A Researcher’s Dilemma: Changes in Teaching Practice–Whose Judgment Matters?

The issue of change as perceived by individual teachers and by a researcher poses a dilemma for the researcher. I was a researcher at Las Montanas high school for two years to study their 1:1 laptop program. I had also been at the school in 1998-1999 when the school had a computer lab program.

At Las Montanas between 2008-2011, for example, It was clear to me—and data I collected from student surveys, the media center sign out sheets for mobile carts, and extensive classroom observations confirm this point—that frequency and pervasiveness of technology use (e.g., PowerPoint lectures, Interactive White Boards, clickers, students taking notes, doing digital worksheets, and viewing video segments) had increased substantially since 1998-1999 albeit unevenly across academic subjects.

Moreover, most of the academic subject teachers I surveyed and interviewed told me that they had, indeed, made changes in how they prepared lessons and used electronic devices for administrative and instructional tasks.  They told me that they have become more efficient in record-keeping, assigning grades and homework, and teaching lessons. Additionally, they saw that their students responded well to these changes in their teaching. Now here is where the dilemma pinches me.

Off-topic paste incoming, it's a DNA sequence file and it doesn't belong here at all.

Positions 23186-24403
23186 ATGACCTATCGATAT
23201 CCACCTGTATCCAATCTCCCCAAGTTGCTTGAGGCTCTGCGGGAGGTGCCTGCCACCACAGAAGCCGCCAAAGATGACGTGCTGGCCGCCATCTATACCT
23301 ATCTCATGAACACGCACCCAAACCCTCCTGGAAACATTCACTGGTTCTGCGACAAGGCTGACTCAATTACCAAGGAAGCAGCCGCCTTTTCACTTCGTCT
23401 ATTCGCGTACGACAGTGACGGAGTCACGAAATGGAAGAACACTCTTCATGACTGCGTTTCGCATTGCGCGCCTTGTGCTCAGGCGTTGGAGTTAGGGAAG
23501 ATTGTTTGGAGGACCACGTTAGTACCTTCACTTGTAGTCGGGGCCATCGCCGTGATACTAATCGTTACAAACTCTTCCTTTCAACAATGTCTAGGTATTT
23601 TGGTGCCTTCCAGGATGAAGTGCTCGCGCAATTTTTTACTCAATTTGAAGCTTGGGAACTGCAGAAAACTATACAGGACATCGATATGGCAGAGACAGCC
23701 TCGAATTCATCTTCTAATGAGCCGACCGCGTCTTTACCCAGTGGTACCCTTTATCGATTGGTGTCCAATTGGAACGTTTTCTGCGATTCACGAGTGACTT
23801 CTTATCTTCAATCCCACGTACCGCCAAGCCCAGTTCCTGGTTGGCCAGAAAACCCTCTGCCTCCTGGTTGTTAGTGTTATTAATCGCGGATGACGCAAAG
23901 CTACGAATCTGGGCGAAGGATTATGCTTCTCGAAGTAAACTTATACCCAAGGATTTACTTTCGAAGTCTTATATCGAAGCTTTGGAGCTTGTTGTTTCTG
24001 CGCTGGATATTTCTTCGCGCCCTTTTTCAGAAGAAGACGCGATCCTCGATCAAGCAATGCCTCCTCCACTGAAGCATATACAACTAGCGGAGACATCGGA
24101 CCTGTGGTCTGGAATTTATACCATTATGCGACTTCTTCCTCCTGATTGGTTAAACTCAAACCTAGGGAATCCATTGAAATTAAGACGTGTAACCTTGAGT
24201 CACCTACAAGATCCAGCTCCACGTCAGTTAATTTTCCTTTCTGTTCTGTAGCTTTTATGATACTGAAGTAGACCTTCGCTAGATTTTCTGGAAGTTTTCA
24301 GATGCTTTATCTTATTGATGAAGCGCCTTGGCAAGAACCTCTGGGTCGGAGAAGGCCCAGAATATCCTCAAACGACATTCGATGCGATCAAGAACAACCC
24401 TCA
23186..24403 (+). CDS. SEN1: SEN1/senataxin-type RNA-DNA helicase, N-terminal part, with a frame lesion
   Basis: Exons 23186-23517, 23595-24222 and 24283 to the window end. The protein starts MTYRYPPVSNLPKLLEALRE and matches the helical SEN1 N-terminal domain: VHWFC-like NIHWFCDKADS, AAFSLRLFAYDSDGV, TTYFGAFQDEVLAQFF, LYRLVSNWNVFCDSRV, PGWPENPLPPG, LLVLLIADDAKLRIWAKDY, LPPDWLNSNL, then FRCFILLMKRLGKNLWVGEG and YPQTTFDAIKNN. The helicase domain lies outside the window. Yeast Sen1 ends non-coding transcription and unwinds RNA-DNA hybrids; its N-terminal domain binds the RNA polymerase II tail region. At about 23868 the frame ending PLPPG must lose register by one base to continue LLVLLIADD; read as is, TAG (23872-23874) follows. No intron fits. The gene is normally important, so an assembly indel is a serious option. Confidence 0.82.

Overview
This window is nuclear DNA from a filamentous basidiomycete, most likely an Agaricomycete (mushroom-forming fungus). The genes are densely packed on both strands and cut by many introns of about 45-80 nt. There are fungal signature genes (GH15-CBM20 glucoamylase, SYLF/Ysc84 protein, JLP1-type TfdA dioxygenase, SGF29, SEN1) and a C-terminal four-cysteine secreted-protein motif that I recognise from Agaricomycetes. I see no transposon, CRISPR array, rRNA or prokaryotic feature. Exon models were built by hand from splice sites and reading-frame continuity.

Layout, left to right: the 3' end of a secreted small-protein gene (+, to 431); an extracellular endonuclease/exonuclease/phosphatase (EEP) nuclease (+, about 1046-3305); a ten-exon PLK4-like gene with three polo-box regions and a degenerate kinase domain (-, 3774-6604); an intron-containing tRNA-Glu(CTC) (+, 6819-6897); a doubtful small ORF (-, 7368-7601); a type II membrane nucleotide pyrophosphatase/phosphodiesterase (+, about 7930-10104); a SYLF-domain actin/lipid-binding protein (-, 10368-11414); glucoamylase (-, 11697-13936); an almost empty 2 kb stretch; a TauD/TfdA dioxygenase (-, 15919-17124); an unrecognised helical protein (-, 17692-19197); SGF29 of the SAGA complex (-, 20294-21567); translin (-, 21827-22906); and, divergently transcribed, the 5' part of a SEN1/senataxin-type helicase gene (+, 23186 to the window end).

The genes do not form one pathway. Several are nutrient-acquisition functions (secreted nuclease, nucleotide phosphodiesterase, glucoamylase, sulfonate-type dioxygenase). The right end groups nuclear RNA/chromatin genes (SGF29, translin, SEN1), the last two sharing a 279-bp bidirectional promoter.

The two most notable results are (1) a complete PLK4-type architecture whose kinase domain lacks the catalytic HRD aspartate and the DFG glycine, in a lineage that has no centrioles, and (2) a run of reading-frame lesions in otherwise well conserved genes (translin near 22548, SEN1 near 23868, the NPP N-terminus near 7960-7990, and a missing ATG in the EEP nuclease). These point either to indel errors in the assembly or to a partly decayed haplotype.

In my observations of lessons, I saw that teachers had, indeed, made changes in practices. They prepared lessons differently (e.g., some teachers found video snippets that students watched). During many lessons, students used computers for assignments, projects, notetaking, Internet searches, etc. These were activities that I had seen in scattered classrooms at Las Montanas a decade earlier. Yet, to me sitting in the back of the room, all of those changes added up to an enhancement of teacher-centered lessons, not a move toward student-centered instruction–what policymakers wanted, vendors promised, and techno-enthusiasts sought. [See, for example, Seymour Papert, The Children’s Machine: Rethinking School in the Age of the Computer (New York: Basic Books, Inc, 1993); Michael Hannafin and Susan Land, “The Foundations and Assumptions of Technology-Enhanced Student-centered Learning Environments,” Instructional Science, 1997, 25, pp.. 167-202].